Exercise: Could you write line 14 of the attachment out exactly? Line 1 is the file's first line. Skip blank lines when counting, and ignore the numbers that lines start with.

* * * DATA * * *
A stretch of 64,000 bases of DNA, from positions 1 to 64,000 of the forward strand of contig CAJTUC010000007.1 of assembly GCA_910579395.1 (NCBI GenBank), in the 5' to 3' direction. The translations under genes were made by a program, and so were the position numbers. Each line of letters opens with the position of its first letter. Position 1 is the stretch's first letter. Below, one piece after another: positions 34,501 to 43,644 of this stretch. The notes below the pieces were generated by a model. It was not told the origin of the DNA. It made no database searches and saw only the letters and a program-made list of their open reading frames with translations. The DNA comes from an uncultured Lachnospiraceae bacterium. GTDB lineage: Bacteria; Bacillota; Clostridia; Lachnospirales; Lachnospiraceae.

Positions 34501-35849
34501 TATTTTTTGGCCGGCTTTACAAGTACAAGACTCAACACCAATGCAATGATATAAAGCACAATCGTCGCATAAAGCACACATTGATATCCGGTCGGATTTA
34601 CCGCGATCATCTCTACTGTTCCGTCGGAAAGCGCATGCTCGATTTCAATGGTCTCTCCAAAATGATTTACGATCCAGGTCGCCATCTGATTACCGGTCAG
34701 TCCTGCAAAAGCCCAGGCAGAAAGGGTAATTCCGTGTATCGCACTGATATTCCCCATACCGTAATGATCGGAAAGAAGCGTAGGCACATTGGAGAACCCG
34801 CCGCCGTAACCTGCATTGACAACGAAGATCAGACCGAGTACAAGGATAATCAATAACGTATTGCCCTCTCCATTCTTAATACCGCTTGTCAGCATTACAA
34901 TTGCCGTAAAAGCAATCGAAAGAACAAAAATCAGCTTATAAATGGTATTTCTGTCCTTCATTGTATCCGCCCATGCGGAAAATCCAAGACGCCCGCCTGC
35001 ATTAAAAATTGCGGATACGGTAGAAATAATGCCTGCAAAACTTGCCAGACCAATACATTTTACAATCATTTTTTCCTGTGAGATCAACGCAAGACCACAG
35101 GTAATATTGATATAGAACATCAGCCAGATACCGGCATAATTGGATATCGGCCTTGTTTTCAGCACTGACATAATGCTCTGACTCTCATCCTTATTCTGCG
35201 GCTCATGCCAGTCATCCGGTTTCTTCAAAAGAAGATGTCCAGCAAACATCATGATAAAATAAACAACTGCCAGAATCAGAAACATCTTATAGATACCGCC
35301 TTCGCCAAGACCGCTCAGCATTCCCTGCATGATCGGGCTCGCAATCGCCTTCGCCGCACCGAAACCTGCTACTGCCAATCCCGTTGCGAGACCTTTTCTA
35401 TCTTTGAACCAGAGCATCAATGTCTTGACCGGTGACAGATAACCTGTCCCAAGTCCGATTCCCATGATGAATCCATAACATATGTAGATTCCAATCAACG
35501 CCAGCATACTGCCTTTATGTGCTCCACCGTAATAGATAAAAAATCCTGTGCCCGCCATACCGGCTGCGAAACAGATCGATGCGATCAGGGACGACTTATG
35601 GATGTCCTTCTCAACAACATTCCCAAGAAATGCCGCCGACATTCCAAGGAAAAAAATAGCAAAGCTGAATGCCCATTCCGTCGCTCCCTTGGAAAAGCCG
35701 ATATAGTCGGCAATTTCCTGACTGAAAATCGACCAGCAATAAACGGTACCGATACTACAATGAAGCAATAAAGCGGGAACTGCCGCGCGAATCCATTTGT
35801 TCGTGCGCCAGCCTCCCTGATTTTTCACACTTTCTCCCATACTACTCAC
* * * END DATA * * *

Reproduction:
35601 GATGTCCTTCTCAACAACATTCCCAAGAAATGCCGCCGACATTCCAAGGAAAAAAATAGCAAAGCTGAATGCCCATTCCGTCGCTCCCTTGGAAAAGCCG